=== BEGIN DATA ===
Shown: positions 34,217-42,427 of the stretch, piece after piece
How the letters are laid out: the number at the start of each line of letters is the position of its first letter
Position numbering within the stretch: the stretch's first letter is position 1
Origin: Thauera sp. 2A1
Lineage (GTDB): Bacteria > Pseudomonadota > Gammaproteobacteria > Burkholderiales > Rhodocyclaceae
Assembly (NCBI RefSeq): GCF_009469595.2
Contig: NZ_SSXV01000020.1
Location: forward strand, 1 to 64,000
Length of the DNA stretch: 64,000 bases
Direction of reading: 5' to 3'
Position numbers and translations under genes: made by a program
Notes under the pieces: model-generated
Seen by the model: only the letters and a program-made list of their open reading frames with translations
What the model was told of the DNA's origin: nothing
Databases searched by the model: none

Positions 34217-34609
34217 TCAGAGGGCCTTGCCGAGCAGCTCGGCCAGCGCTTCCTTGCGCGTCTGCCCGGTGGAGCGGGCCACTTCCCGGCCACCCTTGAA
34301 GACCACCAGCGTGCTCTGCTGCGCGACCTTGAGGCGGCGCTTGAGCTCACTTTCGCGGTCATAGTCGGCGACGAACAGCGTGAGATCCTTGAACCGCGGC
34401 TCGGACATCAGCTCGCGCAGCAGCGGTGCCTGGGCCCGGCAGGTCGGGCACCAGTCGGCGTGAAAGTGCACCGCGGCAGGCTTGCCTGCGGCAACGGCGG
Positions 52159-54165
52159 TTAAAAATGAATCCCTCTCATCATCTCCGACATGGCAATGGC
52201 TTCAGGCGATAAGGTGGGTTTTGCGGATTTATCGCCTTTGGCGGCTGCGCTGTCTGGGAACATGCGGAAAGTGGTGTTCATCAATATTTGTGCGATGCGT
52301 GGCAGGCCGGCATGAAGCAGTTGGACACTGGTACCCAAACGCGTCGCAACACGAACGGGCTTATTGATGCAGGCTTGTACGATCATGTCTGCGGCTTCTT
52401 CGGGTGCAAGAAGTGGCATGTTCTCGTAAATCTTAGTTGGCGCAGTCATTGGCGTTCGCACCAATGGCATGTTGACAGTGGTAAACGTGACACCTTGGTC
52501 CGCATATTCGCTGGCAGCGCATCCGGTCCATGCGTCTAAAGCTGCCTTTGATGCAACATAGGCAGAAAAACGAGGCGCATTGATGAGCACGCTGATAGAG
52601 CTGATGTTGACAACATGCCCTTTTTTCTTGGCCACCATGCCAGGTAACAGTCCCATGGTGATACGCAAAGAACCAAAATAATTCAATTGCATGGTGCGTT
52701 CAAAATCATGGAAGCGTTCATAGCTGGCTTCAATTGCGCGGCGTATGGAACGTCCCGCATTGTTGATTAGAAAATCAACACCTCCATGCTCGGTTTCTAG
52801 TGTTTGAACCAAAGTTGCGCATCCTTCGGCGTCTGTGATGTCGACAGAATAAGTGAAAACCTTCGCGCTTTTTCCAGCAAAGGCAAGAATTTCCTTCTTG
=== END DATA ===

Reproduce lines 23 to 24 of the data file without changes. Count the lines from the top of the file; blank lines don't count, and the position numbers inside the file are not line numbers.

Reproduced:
52301 GGCAGGCCGGCATGAAGCAGTTGGACACTGGTACCCAAACGCGTCGCAACACGAACGGGCTTATTGATGCAGGCTTGTACGATCATGTCTGCGGCTTCTT
52401 CGGGTGCAAGAAGTGGCATGTTCTCGTAAATCTTAGTTGGCGCAGTCATTGGCGTTCGCACCAATGGCATGTTGACAGTGGTAAACGTGACACCTTGGTC